Whether expected or not, it’s important to prepare your dog for visitors to prevent any problems

When the doorbell rings, does your dog lose his mind with anxiety or wag his tail with anticipation? Whether you are having friends over, holiday guests, or an outdoor BBQ, party planning involves your dog, too.

Even the most well-behaved dogs may get too excited about having company in the house, and display different reactions to visitors. While they may mean to greet them with excitement, they might injure your guest or themselves in the process.

To prepare your dog for visitors, consider these steps to ensure a good time is had by all.

Preparing Your Dog for Visitors

Know Your Dog

Are they anxious around new people? Are they happy when the doorbell rings, or are they aggressive and protective?

Understanding your dog’s temperament and how they react in different situations is key when anticipating houseguests.

Most dogs just want to know if the visitor is friendly or a threat. However, out-of-control behaviors like excessive barking or jumping are annoying and dangerous. If your pet bolts for the door when it’s opened, they could become a tripping hazard, knock visitors down, or injure themselves in the process.

This is where basic commands like ‘sit’ and ‘stay’ come in handy. If you haven’t trained your dog to obey basic commands, it will be much more challenging to control their behaviors and for them to understand your expectations.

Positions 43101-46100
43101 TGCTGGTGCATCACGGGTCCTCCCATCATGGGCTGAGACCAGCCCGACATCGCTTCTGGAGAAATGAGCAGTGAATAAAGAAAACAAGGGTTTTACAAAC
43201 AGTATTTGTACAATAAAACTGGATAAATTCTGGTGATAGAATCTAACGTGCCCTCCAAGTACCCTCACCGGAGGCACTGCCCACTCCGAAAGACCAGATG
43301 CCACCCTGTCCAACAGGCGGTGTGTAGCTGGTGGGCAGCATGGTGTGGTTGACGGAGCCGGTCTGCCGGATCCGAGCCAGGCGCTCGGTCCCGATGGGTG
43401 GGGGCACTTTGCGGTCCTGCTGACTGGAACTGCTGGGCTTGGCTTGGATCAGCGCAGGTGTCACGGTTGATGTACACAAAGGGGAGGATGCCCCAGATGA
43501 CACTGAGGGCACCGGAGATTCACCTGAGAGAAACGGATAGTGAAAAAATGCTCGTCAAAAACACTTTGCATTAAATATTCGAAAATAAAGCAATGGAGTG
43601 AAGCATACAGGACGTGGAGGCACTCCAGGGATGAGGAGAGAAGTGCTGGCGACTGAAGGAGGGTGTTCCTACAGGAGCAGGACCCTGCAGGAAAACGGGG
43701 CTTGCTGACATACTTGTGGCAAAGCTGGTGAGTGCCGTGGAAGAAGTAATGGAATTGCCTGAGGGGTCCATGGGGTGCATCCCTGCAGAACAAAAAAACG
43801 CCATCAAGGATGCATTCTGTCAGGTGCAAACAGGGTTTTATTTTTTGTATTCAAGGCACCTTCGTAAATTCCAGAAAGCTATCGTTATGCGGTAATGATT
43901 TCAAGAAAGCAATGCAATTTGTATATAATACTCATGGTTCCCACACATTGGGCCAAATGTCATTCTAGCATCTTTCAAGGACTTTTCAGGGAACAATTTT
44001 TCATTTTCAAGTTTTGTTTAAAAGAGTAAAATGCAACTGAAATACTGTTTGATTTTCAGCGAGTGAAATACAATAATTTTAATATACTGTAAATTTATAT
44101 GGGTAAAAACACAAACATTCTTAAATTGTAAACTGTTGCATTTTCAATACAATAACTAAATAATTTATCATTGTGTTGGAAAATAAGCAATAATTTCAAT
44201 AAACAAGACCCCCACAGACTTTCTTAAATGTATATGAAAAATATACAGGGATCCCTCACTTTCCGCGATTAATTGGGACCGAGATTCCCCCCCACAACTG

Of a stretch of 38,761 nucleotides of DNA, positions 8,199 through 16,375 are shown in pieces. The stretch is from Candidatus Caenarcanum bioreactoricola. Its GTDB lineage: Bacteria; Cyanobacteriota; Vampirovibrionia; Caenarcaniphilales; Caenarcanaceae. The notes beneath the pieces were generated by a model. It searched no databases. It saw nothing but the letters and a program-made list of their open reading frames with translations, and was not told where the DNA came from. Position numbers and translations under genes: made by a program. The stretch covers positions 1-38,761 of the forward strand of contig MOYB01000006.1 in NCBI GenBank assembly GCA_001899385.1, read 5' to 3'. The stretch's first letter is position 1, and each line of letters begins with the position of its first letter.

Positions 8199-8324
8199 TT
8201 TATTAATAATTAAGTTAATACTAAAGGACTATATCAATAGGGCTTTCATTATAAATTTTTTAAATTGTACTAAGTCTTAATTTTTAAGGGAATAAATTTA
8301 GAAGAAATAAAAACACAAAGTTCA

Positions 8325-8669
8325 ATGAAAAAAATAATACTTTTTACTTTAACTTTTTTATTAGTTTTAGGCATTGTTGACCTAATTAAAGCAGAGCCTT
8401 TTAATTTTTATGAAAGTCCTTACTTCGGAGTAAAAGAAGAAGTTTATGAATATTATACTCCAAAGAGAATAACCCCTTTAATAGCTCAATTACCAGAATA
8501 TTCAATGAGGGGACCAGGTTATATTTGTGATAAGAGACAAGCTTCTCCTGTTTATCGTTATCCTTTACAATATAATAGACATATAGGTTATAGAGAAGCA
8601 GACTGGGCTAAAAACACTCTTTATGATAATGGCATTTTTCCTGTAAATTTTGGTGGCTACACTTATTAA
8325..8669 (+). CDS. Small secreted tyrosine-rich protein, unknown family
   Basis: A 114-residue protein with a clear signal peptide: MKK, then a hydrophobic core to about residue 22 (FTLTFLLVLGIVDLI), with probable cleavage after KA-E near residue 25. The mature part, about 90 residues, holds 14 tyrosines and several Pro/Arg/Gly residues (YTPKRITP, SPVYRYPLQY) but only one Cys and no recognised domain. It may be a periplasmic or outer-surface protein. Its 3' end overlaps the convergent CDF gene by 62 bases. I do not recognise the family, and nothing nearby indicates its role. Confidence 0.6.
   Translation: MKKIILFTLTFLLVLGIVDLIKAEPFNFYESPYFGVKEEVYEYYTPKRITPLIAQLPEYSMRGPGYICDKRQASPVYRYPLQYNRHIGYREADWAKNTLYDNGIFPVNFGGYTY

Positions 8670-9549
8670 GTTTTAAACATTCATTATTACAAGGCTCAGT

Make an introduction

After your dog has had a moment to understand that your houseguest isn’t a foe but a friend, make an introduction between the guest and your dog.

If you notice the dog seems stressed, don’t force the interaction, as it could backfire. Instead, continue with the visit and the dog will likely come around.

Another alternative is to give your guest treats for the dog to reward good behavior.

Set rules with guests

Make sure your guests know the rules with your dog and that there are no exceptions.

If you don’t feed your dog human food, make sure that rule is clear with your guests and that there are no exceptions.

Additionally, don’t allow children to rough house with the dog. Since they don’t know each other well, the dog may snap at the child and cause injury.

If certain areas of the home remain blocked from the dog, make sure your guests understand that as well. Establishing clear rules and boundaries will make a much safer and enjoyable visit for your pet and guests.

Children and Elderly Visitors

No matter the age of the visitors, create a private retreat for your dog, so they may escape and take a break from the interactions. If your dog isn’t used to children, the energy level may be too much for them, especially for older dogs.

Always monitor and supervise playtime between your dog and the child. Most bites or snaps occur when a child and pet are left alone. While they might mean to be playful, pulls and tugs may not sit well with your dog.

Additionally, older guests may feel unsteady with a dog who jumps or becomes rambunctious out of excitement. To remain in control and prevent injury, leash your dog when an elderly visitor or small child arrives.

If your guest is an anti-pet person, take that into consideration as you are planning their visit. Assure your guests of your dog’s good behavior and encourage guests to give the dog treats as they warm up to each other.

With these tips in mind, you and your dog will be all set for the next party!

Contact us today with any questions about preparing your dog for visitors, and for any of your pet’s health and wellness needs.

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